OH-NO! BOHO / 5 Decor Cliches that Need to Die a Certain Death

I’m not an interior designer and I don’t play one on TV either. But I do have eyes and a memory, and I look at a lot of rooms styled by professionals. While nearly all the rooms register GORGEOUS in my brain, a great many aren’t any more livable than all those runway fashions an everyday, Real Woman wouldn’t be seen in at the gym.

I get it that both the extreme in decor and fashion fuels inspiration for everybody. But there are a few decor items and stying ideas I’ve reached the legal limit on. So here’s my list of five decor cliches I find so cloying that they need to die before I cross over to the dark side and take them down myself. The list is in no particular order.

1. Standing-room-only coffee tables

Rebecca Robinson/One Kings Lane

I love the look, I admit. It’s interesting, energized, balanced, beautiful. It’s like a puzzle, and I love puzzles. But it’s also grossly impractical. Coffee tables are for corraling the remote and parking, um, coffee. On a coaster, of course.

But with so many neat books on a coffee table and so little visible table surface I’d be afraid of my books becoming coasters and going through the rest of their days with drink rings on the dustjackets.

I do have books on my coffee table. Two, with a few tchotchkes on top to discourage cups and glasses, as well as ample open table space and coasters to accommodate same. Visitors seem to get it. The window salesman–or whoever–has room to spread out his samples. My husband has room to put up his feet while we watch TV. Even the cat is happy.

That’s the world I live in.
Next up…

2. This Moroccan area rug

This bugger is EVERYWHERE. I am soooooooo tired of seeing it. And white? Really? I always thought the rage for white wall-to-wall carpeting smacked of lunacy, but this could be even dumber. Do white carpet owners buy white area rugs to cover the stains on their stupid white carpet?

Don’t any of these people have kids? Or pets? Or husbands? I have only the last two at home. I recently bought a bathroom rug that was mostly teal but had a teensy bit of white. It ALWAYS looks dirty and all we do is walk on it in our bare feet after a shower.
While I’m on the subject…

3. White sofas


I agree they’re elegant and a great backdrop for artwork and colorful pillows–two of my weaknesses. But after the sofa is used once (as in sat on for more than five minutes), it’s dingy, whether the sitter is a child, a pet or a responsbile adult.

That’s the nature of white. It doesn’t matter if it’s a slipcover, standard upholstery, leather or vinyl. When it isn’t looking dingy, it’s yellowing from sunlight or multiple washings. Same goes for white quilts, coverlets, bedspreads, duvets, window sheers and towels–no separate entries needed.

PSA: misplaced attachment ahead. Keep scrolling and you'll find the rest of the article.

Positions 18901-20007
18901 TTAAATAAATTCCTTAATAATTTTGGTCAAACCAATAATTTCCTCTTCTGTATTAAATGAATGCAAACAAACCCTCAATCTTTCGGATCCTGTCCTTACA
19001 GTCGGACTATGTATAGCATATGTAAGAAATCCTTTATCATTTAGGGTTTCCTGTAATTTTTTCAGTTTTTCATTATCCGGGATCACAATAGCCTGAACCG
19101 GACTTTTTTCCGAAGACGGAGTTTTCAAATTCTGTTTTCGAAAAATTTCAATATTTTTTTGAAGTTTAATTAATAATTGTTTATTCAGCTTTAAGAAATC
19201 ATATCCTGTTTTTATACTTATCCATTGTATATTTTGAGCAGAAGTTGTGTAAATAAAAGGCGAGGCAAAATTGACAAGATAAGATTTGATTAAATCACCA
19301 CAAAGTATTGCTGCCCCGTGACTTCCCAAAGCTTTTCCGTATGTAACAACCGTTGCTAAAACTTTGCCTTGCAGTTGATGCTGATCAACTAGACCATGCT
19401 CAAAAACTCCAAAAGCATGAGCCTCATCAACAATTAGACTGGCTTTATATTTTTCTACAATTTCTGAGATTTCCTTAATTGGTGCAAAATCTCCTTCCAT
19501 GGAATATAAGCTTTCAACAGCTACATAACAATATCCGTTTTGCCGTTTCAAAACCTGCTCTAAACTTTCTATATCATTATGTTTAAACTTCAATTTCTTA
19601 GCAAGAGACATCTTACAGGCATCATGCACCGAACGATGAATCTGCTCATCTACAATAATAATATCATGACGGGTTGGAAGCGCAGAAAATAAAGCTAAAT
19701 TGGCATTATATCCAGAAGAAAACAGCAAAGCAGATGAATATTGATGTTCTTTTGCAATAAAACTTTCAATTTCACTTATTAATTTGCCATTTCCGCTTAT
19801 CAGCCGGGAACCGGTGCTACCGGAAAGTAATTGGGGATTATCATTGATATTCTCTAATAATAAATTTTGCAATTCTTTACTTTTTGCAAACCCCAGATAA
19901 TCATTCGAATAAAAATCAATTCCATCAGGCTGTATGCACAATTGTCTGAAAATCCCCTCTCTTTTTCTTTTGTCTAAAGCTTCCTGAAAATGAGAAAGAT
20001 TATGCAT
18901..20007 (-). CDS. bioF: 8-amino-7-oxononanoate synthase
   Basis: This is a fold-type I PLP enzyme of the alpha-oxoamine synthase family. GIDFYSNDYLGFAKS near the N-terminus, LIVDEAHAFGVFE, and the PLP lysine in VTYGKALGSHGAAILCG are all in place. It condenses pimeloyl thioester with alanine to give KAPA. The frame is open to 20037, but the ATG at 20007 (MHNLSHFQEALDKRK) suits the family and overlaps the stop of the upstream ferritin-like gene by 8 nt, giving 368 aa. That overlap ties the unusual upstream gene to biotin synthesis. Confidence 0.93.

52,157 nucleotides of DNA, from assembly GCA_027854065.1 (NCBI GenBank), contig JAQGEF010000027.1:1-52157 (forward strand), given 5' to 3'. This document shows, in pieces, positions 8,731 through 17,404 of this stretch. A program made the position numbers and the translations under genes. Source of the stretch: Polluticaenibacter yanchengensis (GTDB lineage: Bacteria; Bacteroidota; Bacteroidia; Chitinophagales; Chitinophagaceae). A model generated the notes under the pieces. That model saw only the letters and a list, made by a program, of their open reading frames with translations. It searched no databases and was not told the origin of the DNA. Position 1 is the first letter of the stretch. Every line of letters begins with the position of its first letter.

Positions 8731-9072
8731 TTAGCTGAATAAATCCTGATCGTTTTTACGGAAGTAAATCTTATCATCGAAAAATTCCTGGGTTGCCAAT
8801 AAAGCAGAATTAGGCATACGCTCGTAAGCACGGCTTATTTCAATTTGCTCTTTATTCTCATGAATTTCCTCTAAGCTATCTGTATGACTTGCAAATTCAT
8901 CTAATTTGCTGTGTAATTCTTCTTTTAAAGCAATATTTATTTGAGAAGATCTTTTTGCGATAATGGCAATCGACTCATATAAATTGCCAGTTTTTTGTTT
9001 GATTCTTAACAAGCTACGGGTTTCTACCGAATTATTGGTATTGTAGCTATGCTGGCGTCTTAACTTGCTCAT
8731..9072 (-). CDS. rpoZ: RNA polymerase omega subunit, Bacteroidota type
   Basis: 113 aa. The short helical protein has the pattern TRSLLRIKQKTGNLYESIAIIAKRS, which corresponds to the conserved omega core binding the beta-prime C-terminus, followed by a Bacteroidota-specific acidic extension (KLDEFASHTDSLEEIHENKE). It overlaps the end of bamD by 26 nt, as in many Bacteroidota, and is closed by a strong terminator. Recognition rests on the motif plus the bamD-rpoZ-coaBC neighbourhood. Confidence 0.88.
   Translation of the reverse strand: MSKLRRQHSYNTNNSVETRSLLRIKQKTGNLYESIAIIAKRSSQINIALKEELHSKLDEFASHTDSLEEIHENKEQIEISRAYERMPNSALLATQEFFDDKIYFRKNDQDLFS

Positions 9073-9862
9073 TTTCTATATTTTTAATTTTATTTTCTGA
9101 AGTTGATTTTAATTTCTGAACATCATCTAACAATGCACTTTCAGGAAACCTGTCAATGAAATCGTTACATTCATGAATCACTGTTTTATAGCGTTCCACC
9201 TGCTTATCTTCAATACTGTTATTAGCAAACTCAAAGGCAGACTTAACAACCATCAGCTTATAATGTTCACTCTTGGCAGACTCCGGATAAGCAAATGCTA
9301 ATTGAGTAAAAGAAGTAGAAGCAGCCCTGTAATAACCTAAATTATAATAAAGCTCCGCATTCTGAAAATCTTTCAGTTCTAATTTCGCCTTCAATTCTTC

4. African Juju hats

It figures these would be hung over a white sofa. Blech.

Juju refers to a West African religion. There is “good juju” and “bad juju.” Reportedly, the hats are ceremonial among Cameroonian tribesman and signify prosperity. I honestly like the look of them and the texture they add to a room, but…

I hesitate to include ceremonial religious objects in my home merely for decor reasons. That seems disrespectful somehow. And I wonder if it turns the good juju bad? Anyway, I’m not taking chances. I think it’s fine for West African people and anyone else with a genuine tie to the culture, but the rest of us should pass.

BTW, isn’t there a strong chance a lot of these are mass-produced, robbing them of any meaning?

I feel the same way about Native American relics that are repurposed and/or copied by non-natives. Besides, doesn’t anyone remember how the ladies’ hat industry decimated bird populations in the late Victorian period for a stupid fashion craze? Google it.

Speaking of decimation…

5. Lambskins draped over everything


Really? On every chair and bench? It gives new meaning to the word overkill, which it is, figuratively AND literally. That’s real lamby-SKIN gripping those fibers. Haven’t you heard the UGG story? Ugh is right.

These skins are literally that–not the same as the shorn wool fibers your grandma uses to knit your mufflers. The sheep who donated those lived to grow a coat another season. Sheep need haircuts, but they don’t need to die so you can pet your chairs. Get a cat.

I realize sheep are raised for food as well as wool, and that makes some skins a by-product. I’m not a vegetarian, and I admit to enjoying a lampchop or gyro now and again. But at the rate we’re seeing these skins for sale everywhere, a lot of animals are losing their lives for silliness.

Besides, these skins are mostly white, and you know how I feel about white.

‘Nuf said. Whew! Glad I got that off my chest.
Until tomorrow then…

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